Who wants Net Discrimination in Europe?

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Paris, Feb.16th – Amendments in the European Parliament to the “Telecoms Package” 1Revision of five directives regulating electronic communication networks in Europe. More infos : http://www.laquadrature.net/Telecoms_Package may allow operators to take control of their customer’s usage of the Net. According to amendments pushed by AT&T, “network management practices” could be used to discriminate what content, services and applications users could access and use. Such “net discrimination” causes great risks to the very structure of Internet, and its innovation and growth models. It is also a massive threat to user’s rights and freedoms. Who would want this for Europe?

On Feb 19th will officially begin the second reading of the “Telecoms Package” in the European Parliament. In reality, at the very same moment, a political agreement may be reached after ongoing opaque negotiations between the rapporteurs, the Commission and the Council. Insights from the Parliament reveal that extremely disturbing provisions2The proposed amendments: http://www.laquadrature.net/files/Industry%20Coalition%20proposed%20amendments%20to%20the%20USD%20directive.doc defended by telecom operators, and mainly the US giant AT&T3The arguments from AT&T: http://www.laquadrature.net/files/net.confidence.coalition.pdf, might get through. Using the intentionally vague wording of “network management policies”, operators may be authorised to get total control of the network and their users’ activities.

”At this stage of the procedure, what the rapporteur is ready to accept is likely to be voted in plenary. The responsability of promoting, or conversely opposing to, extra-european interests going against internal market and consumer protection, is lying on his shoulders.” explains Gérald Sédrati-Dinet, analyst for La Quadrature du Net.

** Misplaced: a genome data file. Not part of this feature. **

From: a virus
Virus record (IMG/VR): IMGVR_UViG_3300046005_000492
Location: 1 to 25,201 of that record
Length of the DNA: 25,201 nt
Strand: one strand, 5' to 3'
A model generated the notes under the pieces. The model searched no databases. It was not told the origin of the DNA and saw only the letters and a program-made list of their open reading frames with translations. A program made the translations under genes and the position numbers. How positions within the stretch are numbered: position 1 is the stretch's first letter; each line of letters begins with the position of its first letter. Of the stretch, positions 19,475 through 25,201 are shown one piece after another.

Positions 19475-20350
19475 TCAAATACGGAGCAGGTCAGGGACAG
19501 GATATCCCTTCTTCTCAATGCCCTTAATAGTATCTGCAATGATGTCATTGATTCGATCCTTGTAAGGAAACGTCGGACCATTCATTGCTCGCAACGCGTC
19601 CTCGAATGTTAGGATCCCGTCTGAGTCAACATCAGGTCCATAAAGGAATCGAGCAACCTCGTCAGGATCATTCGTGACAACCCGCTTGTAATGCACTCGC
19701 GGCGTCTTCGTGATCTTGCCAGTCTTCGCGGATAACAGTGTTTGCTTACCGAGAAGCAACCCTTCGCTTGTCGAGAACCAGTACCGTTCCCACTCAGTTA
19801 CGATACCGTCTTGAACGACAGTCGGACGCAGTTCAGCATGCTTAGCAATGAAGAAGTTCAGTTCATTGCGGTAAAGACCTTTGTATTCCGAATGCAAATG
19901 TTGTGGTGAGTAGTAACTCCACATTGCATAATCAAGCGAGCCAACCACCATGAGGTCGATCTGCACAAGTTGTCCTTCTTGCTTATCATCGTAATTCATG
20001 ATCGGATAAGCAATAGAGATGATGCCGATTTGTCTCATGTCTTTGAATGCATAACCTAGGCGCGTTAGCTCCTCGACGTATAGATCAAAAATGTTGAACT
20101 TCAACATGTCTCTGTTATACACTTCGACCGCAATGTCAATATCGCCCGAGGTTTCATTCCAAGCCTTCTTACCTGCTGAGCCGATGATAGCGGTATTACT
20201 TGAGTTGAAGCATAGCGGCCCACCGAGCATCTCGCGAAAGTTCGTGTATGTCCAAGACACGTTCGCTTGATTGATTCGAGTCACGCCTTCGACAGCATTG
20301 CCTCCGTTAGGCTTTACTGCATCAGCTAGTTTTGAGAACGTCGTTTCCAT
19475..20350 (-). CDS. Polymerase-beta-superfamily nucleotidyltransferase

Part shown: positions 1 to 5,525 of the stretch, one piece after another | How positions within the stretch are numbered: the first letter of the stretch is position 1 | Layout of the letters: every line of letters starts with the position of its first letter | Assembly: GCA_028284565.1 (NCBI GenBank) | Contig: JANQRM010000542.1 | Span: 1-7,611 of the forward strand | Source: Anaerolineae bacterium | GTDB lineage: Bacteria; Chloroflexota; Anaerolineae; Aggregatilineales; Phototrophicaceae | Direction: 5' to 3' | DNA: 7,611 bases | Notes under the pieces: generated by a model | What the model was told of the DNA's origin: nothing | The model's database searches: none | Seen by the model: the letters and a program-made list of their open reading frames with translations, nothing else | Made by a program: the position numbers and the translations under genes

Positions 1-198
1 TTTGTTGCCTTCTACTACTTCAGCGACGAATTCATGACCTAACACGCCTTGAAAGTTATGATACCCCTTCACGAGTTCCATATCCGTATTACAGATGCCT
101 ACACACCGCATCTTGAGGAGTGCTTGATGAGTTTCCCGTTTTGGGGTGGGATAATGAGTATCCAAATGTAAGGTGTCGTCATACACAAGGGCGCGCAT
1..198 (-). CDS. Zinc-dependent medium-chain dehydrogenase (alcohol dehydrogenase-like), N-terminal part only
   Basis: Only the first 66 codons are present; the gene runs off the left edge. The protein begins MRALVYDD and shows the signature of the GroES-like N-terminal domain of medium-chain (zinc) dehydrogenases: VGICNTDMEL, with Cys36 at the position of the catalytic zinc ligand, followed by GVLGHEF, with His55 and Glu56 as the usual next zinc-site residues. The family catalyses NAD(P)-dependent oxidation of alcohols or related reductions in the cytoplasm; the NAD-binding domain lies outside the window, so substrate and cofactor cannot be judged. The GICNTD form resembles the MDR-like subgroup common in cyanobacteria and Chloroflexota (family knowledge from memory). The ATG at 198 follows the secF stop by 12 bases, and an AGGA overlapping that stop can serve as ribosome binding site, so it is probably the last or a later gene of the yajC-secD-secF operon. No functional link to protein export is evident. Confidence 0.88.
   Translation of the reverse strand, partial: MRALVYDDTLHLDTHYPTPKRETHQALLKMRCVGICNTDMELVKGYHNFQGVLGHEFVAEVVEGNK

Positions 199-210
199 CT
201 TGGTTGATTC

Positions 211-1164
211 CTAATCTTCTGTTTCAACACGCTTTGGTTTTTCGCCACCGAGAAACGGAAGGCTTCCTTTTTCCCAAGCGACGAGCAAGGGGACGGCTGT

Such a scheme of “net discrimination” would allow operators to prioritise or deprioritise, allow or forbid, access to content and services, as well as usage of applications. On the pretext of addressing network congestions and using the fear of a “collapse of the Internet”4Such scenario has been heard for years, but has always been avoided by predicting congestions and investing in more bandwidth, resulting in the investment model that allowed the growth of Internet as we know it. See on this topic : “Threats to the Internet: Too Much or Too Little Growth?” by Andrew Odlyzko: http://www.internetevolution.com/author.asp?section_id=592&doc_id=146747, and in the name of “diversifying their offerings”5Recital 14b to Universal Service directive, as proposed by AT&T, claims “the right of network and service operators to diversify their offerings in a competitive market, including through the imposition of reasonable usage restrictions. In a competitive market, new services shall have extra added value, and not be more restrictive! operators want to get the ability to filter their networks content and usage in order to sell more services.

Imagine a few scenarios that could become real in the near future, if “net discrimination” is allowed in the “Telecoms Package”:

  • You are connected to a cheap Internet access. A friend sends you a link to a page on Wikipedia. You click it to see a message from your operator : “sorry, this website is not accessible in your offer. please upgrade.”. You would not be connected to the same “Internet” as your friend anymore.
  • You are connected through an operator who just merged with Vivendi-Universal. When you try to watch a video from Sony or Warner bros, it is incredibly slow. Only videos from Universal are fluent. Operators could distort competition to favour their own services.